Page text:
The other day I answered my cell phone -- my first mistake -- to learn that the horses had ripped down the hot wire in Turnout #3 and several boards were broken along the fence line. This was only about the four-kabillionth time. I groaned and made nasty remarks about horses and wood fencing, which was actually my first real mistake.
We should never have built with wood back in the olden days when the fence first went up. Wood beats pipe for looks, but horses will trash wood fencing in an instant. Horses are worse than the beavers that plague us. It would be an interesting speed contest: a beaver with a tree v. a horse with a wood fence.
Anyway, a contributing factor to the problem of our fences was that, over time, band-aid repairs to our hot wire, aka: electric fence, had reduced it to near total failure. The wire no longer carried much, if any of a charge.
The horses scoffed at the wire, and since two of the horses on the other side of the fence are mares, everybody likes to flirt, play, kick down and chew boards when bored. Grrr. And you thought you wanted to board horses. Note to self: House geldings only or build a pen in the hinterlands for the mares.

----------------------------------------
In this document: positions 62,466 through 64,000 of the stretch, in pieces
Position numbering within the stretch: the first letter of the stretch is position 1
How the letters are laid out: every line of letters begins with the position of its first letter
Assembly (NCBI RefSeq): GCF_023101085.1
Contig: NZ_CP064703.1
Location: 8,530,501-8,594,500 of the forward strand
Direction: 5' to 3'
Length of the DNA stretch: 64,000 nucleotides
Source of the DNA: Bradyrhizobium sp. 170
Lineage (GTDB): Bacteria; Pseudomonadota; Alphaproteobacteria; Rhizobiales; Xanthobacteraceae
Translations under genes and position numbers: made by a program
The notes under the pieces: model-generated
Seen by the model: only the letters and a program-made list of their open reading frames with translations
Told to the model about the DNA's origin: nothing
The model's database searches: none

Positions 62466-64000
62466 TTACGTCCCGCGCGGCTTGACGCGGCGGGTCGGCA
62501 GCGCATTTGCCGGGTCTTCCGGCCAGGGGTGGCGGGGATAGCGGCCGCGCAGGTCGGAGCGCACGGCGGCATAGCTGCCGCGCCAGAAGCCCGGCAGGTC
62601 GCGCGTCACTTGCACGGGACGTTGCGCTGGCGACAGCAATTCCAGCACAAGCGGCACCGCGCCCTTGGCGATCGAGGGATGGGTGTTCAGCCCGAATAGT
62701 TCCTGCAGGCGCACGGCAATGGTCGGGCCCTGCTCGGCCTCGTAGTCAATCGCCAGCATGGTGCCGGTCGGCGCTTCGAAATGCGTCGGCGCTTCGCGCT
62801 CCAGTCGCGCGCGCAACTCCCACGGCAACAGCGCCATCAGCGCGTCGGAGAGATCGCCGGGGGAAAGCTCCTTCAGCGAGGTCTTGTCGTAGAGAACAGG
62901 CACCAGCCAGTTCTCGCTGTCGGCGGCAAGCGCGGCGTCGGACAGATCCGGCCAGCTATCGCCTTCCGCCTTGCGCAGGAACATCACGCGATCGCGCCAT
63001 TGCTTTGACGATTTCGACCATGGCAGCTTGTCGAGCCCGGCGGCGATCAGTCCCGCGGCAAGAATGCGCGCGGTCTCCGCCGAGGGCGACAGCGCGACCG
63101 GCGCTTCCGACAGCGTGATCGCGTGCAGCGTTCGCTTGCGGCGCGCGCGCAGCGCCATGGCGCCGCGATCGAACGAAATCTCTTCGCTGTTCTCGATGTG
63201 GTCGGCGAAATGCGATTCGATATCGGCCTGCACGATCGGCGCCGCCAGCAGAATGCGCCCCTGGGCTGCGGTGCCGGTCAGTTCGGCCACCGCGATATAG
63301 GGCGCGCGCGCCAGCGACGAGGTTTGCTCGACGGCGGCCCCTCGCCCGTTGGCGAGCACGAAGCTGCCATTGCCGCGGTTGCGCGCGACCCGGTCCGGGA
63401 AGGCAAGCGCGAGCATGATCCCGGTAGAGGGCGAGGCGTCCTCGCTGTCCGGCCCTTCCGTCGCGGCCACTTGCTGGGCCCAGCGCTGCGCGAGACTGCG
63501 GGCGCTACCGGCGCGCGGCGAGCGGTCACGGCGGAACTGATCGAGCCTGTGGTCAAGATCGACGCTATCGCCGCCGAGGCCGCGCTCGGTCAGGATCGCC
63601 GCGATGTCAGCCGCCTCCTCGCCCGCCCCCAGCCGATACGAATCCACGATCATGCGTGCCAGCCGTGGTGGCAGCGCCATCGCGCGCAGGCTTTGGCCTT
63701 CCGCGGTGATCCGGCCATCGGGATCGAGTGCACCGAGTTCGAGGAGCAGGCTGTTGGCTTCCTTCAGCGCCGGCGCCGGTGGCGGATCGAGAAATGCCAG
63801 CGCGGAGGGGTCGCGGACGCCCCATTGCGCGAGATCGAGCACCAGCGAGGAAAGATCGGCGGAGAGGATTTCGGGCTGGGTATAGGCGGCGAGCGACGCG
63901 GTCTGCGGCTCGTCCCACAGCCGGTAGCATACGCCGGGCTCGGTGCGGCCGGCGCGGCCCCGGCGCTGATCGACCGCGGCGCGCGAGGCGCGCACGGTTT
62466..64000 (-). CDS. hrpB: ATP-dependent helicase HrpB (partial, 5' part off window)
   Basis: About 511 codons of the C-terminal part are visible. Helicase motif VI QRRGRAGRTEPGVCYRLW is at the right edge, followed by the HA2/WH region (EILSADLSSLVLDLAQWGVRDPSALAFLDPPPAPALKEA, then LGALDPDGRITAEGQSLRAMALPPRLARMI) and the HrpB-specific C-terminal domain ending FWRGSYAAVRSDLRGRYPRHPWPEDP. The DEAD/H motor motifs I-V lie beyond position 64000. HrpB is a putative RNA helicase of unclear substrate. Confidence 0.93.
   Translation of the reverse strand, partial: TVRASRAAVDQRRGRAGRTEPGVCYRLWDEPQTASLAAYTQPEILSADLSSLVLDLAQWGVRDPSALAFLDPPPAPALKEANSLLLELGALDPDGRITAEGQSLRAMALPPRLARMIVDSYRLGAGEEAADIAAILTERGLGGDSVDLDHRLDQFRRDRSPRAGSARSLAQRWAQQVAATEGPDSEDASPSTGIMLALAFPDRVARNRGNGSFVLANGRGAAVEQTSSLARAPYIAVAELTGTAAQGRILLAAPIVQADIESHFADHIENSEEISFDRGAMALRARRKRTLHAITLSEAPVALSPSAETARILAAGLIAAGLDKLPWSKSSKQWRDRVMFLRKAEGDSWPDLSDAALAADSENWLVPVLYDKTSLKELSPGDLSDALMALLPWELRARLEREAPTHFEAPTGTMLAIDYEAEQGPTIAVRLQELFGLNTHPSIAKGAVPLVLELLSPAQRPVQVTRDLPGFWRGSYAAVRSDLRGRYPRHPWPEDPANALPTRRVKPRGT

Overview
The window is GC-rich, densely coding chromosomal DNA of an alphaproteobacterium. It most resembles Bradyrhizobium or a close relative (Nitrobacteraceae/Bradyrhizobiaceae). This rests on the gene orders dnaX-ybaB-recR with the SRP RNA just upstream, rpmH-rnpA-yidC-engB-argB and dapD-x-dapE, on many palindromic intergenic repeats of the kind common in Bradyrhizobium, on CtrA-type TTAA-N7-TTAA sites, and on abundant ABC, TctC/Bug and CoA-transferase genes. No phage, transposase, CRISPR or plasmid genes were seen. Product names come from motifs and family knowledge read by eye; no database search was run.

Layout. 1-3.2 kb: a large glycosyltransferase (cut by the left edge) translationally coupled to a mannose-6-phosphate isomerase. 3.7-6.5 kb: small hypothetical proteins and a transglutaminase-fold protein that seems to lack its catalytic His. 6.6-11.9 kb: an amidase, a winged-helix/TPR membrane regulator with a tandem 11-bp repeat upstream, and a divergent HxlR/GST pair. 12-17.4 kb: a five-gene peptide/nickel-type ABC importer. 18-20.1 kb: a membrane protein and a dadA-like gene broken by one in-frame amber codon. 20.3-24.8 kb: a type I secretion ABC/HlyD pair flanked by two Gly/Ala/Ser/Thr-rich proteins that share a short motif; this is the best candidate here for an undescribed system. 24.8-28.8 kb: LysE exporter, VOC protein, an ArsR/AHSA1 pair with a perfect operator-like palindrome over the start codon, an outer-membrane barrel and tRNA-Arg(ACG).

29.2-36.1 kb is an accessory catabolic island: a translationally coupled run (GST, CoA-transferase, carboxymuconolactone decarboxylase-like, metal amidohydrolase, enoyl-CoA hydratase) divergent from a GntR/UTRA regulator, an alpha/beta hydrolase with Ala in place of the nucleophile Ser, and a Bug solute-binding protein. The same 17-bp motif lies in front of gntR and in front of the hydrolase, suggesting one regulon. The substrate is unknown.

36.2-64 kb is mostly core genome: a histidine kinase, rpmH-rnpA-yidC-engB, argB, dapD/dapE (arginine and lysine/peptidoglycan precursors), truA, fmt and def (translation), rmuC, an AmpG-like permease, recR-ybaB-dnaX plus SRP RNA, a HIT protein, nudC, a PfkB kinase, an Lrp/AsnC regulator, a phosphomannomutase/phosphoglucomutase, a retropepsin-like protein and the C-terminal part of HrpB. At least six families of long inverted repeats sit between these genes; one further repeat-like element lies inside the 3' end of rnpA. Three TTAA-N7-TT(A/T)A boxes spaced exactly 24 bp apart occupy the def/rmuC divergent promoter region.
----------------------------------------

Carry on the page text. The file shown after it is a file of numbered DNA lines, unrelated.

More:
Gregg, a wonderful guy -- I may someday share our story -- peeled me off of the ceiling and said not to worry, it would just be work, not rocket science, to get this right.
Electric horse fencing tips:
- Turn off the fence while working on it. (I have forgotten this little detail.)
- Never splice two broken wire ends together by twisting. The space between the twists just shorts things out.
- Never use baling twine as an insulator. (Don’t laugh.)
- Support your sanity by spending a couple hundred bucks now to get the right tools.
- Build a pipe fence.
Guess what? It worked! About 10 days later, the fence remains intact!
You might also enjoy the story about the retired nuclear physicist who started a 1,348-acre brush fire with his fencing experiment.
Check out our photos, below, for more details. If this helped you, please: